The second way I’m a “freshman” again is through the lens of love and angst. A few years ago, I vowed not to have another breakup. Ha! Wouldn’t that be wonderful? I had a lengthy breakup (as you know from the posts recently), and spent months recovering from it. Though I’d had other heartbreak in my life, this one was unique. I tried comparing the scenarios, but really couldn’t. So here I was, crying again but it was so different. This one encompassed mistrust and betrayal, while others had benchmarks of growing apart or no longer connecting.
My “freshman” eyes and raw heart felt ill-equipped to handle it at first. And then, I realized I could rely on inner strength to conquer even the worst of the nights and needed to stop comparing and start seeing myself with a beginner’s mind. This took discipline and an attitude of openness mixed with faith. It seemed to be working, but what exactly was I doing?
As it turns out, there’s a word for it.
“Shoshin” is a concept in Zen Buddhism meaning “beginner’s mind.”
It refers to holding an attitude of openness, eagerness, and lack of preconceptions when studying a subject, even when studying at an advanced level, just as a beginner in that subject would.
My grandfather did not study or practice Zen Buddhism, yet he probably would have loved this concept. In the examples of my own fairly recent “freshman” experiences, I also channeled Pops. I considered how he would react in either of these situations (and found out from my mom that he’d lived through two similar life events).
Pops was a brilliant person, having graduated high school at age 16 and went to college at 17. He served in WWII in the Army and was well-regarded by everyone who knew him. One of the most special things about him was that he lived life seriously. He didn’t exaggerate his accomplishments or speak with hyperbole. Rather, he was humble and used his open eyes, warm heart and logical mind to make decisions that served him well. He utilized curiosity to make choices and asked the right questions, even when the answers would be tough to hear. He reflected inwardly and expressed himself outwardly. He stayed focused with discipline and forethought.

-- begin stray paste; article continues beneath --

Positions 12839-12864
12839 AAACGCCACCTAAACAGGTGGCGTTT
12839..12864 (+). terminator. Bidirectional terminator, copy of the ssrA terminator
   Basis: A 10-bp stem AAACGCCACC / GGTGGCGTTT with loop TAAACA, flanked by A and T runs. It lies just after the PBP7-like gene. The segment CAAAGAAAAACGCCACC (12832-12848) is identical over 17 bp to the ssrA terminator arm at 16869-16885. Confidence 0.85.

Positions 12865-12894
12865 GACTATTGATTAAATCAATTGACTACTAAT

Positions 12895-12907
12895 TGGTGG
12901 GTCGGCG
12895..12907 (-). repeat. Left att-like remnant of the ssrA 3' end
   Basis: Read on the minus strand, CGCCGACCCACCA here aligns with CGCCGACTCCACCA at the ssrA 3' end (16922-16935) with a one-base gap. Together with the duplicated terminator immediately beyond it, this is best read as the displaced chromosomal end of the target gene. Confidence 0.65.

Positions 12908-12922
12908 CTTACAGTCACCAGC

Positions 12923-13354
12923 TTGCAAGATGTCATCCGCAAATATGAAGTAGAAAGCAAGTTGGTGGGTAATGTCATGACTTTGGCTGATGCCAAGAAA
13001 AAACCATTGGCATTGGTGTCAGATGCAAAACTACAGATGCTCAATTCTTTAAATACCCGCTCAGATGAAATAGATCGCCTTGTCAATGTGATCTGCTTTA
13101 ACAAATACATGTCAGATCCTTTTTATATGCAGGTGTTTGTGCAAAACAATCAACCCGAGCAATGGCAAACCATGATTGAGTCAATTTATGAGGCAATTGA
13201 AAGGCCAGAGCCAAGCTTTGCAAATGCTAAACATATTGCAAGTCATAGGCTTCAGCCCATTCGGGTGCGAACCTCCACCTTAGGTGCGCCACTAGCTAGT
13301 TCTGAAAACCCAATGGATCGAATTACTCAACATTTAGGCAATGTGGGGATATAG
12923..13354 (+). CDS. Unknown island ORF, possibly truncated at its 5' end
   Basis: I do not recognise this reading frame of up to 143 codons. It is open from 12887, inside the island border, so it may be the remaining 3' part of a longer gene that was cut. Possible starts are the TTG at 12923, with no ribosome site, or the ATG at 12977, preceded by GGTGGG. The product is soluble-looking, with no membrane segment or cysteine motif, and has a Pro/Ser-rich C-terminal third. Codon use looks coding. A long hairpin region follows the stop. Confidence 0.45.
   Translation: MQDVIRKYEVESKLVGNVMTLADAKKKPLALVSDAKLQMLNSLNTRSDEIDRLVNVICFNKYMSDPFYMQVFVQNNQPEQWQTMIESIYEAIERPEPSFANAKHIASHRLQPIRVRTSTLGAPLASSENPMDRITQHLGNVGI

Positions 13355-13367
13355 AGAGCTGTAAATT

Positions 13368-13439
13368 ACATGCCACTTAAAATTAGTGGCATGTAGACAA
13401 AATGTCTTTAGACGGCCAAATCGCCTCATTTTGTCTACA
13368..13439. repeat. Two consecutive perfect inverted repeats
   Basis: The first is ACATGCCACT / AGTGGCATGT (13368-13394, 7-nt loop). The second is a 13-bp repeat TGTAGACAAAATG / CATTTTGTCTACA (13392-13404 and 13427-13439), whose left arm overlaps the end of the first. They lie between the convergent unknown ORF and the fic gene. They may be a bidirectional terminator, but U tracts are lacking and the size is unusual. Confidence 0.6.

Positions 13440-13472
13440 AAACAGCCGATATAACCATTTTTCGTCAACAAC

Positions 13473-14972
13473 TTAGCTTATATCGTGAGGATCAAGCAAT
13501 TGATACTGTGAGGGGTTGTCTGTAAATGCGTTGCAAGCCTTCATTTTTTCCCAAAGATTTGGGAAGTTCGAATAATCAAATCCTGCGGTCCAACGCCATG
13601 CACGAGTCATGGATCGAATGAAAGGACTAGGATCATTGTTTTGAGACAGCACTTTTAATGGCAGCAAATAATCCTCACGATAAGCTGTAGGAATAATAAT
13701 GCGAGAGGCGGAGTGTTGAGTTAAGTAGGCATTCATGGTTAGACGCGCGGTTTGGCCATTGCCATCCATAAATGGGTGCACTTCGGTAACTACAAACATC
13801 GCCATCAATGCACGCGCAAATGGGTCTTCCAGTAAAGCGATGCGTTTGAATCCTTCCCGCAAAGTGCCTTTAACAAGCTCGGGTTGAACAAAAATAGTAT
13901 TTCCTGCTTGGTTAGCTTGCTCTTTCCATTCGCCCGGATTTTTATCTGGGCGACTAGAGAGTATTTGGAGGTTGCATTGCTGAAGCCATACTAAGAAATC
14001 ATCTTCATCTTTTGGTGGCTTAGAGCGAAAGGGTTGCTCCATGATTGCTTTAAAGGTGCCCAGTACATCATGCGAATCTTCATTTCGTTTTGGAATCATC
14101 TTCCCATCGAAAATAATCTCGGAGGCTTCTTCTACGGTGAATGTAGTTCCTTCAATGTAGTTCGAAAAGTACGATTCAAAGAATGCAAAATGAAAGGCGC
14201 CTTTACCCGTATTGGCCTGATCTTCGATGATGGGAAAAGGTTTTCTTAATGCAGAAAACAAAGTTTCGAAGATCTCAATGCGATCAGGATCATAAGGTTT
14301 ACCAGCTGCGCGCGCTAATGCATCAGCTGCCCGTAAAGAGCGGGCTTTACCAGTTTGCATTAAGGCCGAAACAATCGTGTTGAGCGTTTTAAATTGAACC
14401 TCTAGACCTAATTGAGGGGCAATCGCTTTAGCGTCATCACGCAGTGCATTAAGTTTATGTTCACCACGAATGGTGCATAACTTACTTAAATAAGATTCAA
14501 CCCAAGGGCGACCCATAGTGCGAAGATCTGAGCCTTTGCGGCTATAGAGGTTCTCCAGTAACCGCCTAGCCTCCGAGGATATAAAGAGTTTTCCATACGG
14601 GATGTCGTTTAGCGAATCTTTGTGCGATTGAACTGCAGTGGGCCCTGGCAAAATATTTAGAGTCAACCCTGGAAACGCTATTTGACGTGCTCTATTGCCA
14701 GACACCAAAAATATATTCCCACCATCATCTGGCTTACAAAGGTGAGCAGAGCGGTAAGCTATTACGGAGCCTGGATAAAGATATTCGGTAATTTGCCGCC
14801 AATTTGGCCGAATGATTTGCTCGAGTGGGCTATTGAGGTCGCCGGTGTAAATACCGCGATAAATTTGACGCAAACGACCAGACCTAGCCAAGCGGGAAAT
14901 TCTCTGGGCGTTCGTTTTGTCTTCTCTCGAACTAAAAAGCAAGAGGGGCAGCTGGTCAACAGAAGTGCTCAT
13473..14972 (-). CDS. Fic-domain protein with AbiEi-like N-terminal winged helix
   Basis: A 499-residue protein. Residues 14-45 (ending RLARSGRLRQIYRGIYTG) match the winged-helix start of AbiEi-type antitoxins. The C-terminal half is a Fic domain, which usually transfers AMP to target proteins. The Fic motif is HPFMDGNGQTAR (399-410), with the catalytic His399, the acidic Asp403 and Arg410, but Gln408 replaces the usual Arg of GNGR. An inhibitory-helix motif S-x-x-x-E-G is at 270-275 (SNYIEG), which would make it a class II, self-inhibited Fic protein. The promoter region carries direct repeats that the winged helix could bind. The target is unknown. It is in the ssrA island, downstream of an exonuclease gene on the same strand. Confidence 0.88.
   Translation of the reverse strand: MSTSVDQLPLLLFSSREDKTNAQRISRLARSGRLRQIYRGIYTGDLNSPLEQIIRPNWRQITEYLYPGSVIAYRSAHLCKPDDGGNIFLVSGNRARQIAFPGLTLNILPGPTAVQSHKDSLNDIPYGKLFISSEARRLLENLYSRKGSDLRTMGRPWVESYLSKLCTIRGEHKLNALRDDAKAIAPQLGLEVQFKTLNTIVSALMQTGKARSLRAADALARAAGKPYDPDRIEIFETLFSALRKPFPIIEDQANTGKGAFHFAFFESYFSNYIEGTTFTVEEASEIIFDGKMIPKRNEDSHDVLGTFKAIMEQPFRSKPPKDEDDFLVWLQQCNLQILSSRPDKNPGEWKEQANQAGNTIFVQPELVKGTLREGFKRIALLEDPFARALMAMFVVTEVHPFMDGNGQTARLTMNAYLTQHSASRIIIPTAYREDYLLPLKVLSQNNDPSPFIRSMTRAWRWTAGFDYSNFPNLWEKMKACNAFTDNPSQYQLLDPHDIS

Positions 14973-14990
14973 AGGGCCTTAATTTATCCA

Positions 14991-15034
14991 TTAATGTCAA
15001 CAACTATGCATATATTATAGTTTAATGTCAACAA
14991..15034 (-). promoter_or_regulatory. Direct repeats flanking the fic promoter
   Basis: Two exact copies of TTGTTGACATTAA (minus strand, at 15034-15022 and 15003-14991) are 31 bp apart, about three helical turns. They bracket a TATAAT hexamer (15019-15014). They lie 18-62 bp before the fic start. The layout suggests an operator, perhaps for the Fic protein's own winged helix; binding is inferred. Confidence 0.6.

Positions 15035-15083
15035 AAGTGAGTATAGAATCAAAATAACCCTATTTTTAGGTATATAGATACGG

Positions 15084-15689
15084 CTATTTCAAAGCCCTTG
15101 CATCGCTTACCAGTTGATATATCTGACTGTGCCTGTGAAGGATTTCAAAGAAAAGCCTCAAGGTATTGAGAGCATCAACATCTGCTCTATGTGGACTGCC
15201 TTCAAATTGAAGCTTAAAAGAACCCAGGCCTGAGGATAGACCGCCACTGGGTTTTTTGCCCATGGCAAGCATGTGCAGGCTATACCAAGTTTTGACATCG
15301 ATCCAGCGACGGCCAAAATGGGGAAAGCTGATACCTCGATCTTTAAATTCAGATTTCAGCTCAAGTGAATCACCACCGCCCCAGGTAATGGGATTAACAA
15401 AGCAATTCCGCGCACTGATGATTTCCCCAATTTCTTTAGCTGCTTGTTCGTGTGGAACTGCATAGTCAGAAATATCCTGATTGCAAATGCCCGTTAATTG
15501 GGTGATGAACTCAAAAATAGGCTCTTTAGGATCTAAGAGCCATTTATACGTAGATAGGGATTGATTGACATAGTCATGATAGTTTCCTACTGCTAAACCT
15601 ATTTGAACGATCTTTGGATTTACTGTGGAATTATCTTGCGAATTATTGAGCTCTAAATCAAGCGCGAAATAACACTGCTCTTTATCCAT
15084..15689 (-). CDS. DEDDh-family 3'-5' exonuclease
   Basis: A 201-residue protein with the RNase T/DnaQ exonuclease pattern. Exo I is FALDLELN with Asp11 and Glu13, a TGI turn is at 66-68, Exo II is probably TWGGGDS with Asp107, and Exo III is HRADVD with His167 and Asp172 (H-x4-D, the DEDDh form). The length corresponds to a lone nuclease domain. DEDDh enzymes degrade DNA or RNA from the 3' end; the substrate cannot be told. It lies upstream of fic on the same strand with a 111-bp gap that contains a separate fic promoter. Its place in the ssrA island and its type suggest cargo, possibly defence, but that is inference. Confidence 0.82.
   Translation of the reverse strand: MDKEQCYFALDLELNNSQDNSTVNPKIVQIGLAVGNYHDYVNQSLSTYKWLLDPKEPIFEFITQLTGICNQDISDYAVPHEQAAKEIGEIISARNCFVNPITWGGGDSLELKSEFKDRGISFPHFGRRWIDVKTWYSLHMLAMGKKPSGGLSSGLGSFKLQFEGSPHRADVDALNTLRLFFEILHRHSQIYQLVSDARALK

His “shoshin” governed many of his decisions and helped him grow and move on. Pops took on a beginner’s attitude, even in times when he was an expert, so he could see all angles and evaluate problems omnisciently.
I’ve been practicing “shoshin” too, having learned how to assess problems more objectively from Pops.
I’ve intertwined my familiar and newbie experiences with “freshman” eyes full of wonder and openness. Applying this concept, I’ve learned to really see and feel things for what they are, not what they could be, asking myself difficult questions and listening to the real answers.
Taking a position as a “freshman” or a beginner, I am available to receive and learn, not be the expert in a situation. Since my Freshman year of college, this curiosity has given me wisdom and freedom to not already know, but to live with possibility that each time is a first.
Nina Rubin, M.A., is a native New Mexican living in Southern California. Coming from a long line of entrepreneurs, she runs her own Gestalt Life Coaching practice and is starting a food company called The Gourmet Therapist. Originally trained as a Gestalt Psychotherapist, Nina practices as a Gestalt Life Coach working relationally with clients in the present moment. Helping clients gain insight and awareness, identify their needs and create action plans to achieve their goals is her primary focus. An avid cook and baker, she is constantly trying new recipes and looks forward to hosting a breakfast pop-up restaurant. Having flirted with the idea of writing for many years, Nina writes for her blog, Afterdefeat. She is always trying something new or connecting with dear friends and can be found at Sunday meditation sanghas, yoga classes, playing scrabble, and hosting dinner parties. To learn more about working with her, visit Coaching by Nina Rubin.
Editor: Dana Gornall